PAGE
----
In Group Life & Health Insurance Co., the Supreme Court was presented with the issue of whether or not certain “pharmacy agreements” were in the “business of insurance” within the meaning of the McCarran-Ferguson Act.[2] Grp. Life & Health Ins. Co. v. Royal Drug Co., 440 U.S. 205 (1979). The Supreme Court noted the importance of distinguishing between the business of insurance and the business of insurers. It noted that the statutory exemption was for “the business of insurance.” Id. at 211. As a result, the primary element that distinguishes the business of insurance from other business arrangements is the involvement of any underwriting or spreading of risk. Ultimately, the Supreme Court held that the pharmacy agreements did not involve any underwriting or spreading of risk, but were “merely arrangements for the purchase of goods and services by Blue Shield” and “thus legally indistinguishable from countless other business arrangements that may be made by insurance companies.” Grp. Life & Health Ins. Co., 440 U.S. at 214-15. The Fifth Circuit considers three factors determining whether an act is part of the “business of insurance”: “first, whether the practice has the effect of transferring or spreading a policyholder's risk; second, whether the practice is an integral part of the policy relationship between the insurer and the insured; and third, whether the practice is limited to entities within the insurance industry.” Wiley v. Sec. & Exch. Comm'n, 663 Fed.Appx. 353, 359 (5th Cir. 2016).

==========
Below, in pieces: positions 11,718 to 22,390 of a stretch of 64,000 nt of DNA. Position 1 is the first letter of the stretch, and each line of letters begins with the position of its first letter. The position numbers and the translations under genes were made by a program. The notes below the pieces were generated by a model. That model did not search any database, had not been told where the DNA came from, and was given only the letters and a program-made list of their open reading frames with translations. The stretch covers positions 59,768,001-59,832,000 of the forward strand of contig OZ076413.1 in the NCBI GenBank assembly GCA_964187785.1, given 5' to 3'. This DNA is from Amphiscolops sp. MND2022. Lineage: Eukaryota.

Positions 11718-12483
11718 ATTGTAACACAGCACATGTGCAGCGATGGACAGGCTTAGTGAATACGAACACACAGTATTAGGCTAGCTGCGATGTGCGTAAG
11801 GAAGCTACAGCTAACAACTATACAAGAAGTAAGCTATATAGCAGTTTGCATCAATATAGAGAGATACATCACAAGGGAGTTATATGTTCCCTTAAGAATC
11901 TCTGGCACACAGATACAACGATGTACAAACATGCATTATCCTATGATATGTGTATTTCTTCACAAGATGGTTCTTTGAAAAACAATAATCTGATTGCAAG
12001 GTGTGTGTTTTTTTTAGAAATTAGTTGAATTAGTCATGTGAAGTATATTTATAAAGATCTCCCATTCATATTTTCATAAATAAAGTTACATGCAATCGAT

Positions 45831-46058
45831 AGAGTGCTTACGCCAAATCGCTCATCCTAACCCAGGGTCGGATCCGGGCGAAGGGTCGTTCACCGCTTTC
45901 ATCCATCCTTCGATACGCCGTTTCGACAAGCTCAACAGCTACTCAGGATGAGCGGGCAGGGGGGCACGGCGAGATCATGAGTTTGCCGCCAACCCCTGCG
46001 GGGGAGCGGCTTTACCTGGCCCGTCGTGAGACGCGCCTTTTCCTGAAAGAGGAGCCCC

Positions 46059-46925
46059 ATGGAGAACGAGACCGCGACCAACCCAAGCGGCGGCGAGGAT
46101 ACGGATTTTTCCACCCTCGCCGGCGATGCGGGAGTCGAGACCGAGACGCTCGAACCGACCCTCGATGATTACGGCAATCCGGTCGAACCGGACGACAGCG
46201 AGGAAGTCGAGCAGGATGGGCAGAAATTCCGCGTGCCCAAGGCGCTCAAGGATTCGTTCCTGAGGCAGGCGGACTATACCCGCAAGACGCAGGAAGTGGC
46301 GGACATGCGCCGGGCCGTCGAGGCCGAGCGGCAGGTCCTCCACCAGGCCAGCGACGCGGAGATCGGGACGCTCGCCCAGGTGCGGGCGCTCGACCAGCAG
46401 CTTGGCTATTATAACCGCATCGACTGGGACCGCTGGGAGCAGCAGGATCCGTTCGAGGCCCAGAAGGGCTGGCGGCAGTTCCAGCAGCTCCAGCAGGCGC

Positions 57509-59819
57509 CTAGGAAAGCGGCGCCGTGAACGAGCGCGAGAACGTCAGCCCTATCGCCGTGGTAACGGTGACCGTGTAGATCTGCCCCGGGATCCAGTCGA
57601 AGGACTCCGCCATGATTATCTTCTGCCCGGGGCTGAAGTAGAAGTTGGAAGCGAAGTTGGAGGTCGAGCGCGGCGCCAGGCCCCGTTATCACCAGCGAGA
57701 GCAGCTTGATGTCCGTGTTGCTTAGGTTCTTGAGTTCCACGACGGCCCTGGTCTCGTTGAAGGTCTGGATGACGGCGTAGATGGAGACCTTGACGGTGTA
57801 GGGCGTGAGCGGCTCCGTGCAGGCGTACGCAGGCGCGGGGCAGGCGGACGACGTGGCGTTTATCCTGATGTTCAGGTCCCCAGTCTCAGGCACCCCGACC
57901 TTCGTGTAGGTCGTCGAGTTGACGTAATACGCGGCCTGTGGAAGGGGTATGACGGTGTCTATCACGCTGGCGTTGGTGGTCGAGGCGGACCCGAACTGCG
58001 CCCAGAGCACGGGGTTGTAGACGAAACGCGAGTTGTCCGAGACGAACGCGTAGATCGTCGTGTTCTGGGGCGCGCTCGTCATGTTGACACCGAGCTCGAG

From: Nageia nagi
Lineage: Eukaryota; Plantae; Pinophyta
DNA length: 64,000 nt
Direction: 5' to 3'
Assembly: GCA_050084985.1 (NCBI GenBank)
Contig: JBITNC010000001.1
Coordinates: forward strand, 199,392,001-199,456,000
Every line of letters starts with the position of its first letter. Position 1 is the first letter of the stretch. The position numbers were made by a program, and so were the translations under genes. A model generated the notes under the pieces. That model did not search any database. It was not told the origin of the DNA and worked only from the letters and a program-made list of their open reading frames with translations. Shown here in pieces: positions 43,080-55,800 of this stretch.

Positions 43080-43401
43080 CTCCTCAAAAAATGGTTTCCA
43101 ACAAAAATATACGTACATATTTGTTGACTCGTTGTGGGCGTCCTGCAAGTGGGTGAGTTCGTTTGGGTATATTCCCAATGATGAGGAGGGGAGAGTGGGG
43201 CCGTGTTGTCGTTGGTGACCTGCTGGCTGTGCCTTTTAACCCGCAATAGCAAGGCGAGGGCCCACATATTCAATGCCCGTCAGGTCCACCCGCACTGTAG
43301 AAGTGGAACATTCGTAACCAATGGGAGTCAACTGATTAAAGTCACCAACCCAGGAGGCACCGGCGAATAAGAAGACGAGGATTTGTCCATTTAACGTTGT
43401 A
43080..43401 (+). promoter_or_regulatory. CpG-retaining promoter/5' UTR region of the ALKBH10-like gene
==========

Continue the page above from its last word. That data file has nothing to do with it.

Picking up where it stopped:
Here, Plaintiff's relationship with Defendant Merchants was not within the business of insurance. While the Frischhertz Documentation was originally provided to Defendant Merchants by way of Eustis for the purposes of obtaining a surety, Defendant Merchants did not ultimately obtain said surety for Plaintiff. In fact. Defendant Merchants repeatedly denies that Plaintiff was ever its “customer.” Rec. Doc. 6. Rather, the alleged dissemination was a decision made by Defendant Merchants for the purposes of the Training; wholly unrelated to any business of insurance services with Plaintiff. The actions challenged by Plaintiff have nothing to do with transferring or spreading a policyholder's risk, are not an integral part of an insurance policy relationship between Defendant Merchants and Plaintiff, and is not limited to entities within the insurance industry.

         Defendant Merchants further argues that Plaintiff's claims are preempted under LUTPA and that Plaintiff lacks standing for its failure to allege facts establishing an “ascertainable loss of money or property.” However, taking Plaintiff's allegations of loss and damages suffered as true the Complaint sufficiently states a claim under LUTPA at this stage of the litigation. See Rec. Doc. 1 at 5, 9. Finally, the one year period in La. R.S. 51:1409(E) is a peremptive period; however, it does not begin to run until a continuing violation ceases. CheckPoint Fluidic Sys. Int'l, Ltd. v. Guccione, 888 F.Supp.2d 780, 792 (E.D. La. 2012) citing Tubos de Acero de Mexico, S.A. 292 F.3d at 481-82. ...